Tuesday, January 14, 2014

Iraq’s Oil Industry Stagnant In 2013

 
Despite hopes for continued growth, Iraq’s oil industry was stagnant in 2013. It not only exported less oil than 2012, but it didn’t earn as much either. That hasn’t stopped the Oil Ministry from predicting huge expansion in 2014. Most of the major oil fields in the south are going to increase production this year, but that can’t be exploited unless the government’s infrastructure projects are completed on time. There are several large ones that are to be finished by this summer. Baghdad has never done anything on schedule however, but they will eventually be finished, and when they are there will be a surge in oil exports. Until that happens Iraq will continue with its current 22-month plateau.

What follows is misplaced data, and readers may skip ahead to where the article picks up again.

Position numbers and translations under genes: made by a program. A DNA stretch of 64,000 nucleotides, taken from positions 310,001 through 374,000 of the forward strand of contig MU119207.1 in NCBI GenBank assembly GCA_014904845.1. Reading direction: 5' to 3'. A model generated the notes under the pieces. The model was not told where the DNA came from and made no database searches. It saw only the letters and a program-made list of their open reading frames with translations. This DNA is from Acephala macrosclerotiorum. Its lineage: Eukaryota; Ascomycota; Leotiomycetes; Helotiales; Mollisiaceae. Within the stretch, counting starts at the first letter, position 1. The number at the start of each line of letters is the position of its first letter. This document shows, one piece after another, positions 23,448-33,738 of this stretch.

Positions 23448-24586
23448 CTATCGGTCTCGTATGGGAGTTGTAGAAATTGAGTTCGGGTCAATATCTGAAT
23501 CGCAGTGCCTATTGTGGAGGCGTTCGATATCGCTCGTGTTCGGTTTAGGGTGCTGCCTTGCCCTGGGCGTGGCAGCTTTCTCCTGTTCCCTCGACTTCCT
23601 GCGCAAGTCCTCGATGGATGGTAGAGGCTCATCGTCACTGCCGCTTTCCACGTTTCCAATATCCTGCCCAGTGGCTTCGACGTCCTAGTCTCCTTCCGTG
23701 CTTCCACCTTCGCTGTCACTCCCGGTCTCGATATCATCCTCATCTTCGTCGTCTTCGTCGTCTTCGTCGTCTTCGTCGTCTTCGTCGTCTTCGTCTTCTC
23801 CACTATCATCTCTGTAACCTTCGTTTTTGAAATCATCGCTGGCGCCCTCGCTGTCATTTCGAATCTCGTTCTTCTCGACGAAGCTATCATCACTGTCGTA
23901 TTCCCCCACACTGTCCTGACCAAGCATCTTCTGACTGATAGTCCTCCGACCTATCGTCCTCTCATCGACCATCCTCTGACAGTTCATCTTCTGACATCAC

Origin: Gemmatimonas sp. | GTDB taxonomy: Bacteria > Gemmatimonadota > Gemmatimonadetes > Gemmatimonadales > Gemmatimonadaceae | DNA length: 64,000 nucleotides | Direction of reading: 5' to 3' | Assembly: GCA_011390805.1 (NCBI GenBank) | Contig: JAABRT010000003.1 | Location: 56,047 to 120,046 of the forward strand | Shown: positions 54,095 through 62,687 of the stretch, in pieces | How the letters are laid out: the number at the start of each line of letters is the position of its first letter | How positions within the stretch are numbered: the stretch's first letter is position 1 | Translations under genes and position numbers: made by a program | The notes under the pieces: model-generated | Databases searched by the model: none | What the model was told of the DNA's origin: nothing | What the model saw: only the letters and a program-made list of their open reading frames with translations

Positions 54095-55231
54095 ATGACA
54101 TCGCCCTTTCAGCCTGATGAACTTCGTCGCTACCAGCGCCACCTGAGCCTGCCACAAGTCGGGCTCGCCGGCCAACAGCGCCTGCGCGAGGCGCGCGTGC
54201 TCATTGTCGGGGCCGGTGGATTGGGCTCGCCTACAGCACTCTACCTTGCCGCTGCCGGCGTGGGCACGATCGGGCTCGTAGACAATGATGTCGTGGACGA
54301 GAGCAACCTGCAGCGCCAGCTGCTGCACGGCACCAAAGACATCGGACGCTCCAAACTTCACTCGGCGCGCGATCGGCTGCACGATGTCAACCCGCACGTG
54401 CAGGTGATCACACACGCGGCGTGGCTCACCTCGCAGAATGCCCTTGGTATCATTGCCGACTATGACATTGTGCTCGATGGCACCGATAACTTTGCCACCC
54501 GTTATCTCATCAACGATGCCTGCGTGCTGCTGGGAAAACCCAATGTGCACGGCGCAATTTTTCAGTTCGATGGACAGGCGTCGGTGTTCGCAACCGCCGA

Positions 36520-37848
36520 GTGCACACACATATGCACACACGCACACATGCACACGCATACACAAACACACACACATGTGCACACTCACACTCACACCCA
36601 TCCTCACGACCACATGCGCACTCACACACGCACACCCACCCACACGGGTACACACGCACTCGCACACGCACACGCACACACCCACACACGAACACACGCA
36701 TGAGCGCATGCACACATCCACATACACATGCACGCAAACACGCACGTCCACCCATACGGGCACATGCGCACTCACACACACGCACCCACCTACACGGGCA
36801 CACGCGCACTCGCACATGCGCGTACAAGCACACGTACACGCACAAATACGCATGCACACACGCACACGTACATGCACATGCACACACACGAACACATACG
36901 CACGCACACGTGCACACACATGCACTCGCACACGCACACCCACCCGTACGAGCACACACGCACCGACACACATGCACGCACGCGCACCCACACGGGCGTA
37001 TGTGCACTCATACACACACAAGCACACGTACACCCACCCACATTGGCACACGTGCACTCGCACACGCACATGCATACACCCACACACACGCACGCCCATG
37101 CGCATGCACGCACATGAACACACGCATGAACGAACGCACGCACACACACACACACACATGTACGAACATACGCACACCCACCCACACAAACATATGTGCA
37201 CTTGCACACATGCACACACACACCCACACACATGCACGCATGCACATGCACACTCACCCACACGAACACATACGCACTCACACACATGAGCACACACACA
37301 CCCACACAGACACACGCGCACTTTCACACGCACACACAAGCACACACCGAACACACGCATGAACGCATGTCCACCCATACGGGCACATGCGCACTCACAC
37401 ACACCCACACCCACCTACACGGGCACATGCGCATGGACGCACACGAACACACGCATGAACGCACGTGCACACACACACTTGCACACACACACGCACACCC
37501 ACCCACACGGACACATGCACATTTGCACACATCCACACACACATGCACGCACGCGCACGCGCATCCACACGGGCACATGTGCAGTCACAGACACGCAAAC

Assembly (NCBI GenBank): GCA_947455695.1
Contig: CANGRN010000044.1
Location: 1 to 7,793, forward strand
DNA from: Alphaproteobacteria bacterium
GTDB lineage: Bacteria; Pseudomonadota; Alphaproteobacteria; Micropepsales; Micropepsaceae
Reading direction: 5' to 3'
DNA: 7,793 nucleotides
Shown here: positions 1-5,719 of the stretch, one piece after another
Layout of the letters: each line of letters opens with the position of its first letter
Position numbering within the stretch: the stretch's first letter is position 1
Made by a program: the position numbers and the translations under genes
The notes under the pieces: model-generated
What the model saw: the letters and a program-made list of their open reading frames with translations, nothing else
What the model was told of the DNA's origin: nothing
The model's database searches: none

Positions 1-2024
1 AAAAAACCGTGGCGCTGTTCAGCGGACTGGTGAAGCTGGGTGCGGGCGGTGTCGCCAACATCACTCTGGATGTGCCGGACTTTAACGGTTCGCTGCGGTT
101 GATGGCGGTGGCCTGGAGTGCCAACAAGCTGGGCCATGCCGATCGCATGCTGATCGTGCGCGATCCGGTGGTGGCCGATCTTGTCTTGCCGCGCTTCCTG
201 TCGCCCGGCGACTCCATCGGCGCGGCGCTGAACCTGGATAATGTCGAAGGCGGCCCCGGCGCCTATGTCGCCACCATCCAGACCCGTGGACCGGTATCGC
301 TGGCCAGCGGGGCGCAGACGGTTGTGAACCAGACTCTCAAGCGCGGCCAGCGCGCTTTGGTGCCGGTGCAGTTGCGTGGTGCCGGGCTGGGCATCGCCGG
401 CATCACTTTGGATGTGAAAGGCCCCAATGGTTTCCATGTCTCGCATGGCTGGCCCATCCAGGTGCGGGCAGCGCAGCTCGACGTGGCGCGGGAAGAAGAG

Iraq’s oil sales and revenue in 2013 were below its 2012 marks. For the year, Iraq averaged 2.388 million barrels a day in exports. Its crude sold for an average of $102.33 per barrel, which earned it an average of $7.434 billion per month. In total it made $89.231 billion in 2013. Those were all below 2012 when it averaged 2.41 million barrels in exports at $106.20 per barrel, which made it $7.835 billion per month, and $94.031 billion for the year. At the beginning of 2013 it looked like there would be a large jump in output when exports reached 2.62 million in April, but then it quickly fell and never recovered. Prices also dropped to below $100 a barrel from April to June when commodity traders believed that the Middle East was becoming more stable. Overall, the highest average price was $107.66 in February compared to $117.99 per barrel in March 2012. That accounted for the drop in profits. As for exports, the major cause for the decline was attacks and leaks that plagued the northern Kirkuk pipeline to Turkey, and the end of Kurdish contributions. In 2012 the Kurdistan Regional Government stopped exports through the Kirkuk line over disputes with Baghdad over paying companies that operated there. Then in 2013 the northern line exported an average of 264,200 barrels compared to 373,300 barrels in 2012. From June to July its oil flow dipped below 200,000 barrels a day when it faced non-stop leaks. According to the Northern Oil Company there were also 54 attacks upon the line by insurgents and oil smugglers in Ninewa and Salahaddin. In comparison, the south did see moderate growth going from an average of 2.042 million barrels in 2012 to 2.16 million in 2013. That latter figure would have been higher if not for repair work done in Basra from September and October. Iraq’s oil exports have not seen any real expansion since March 2012 when new mooring points were opened in the Basra. Without new infrastructure the country will continue on its current plateau.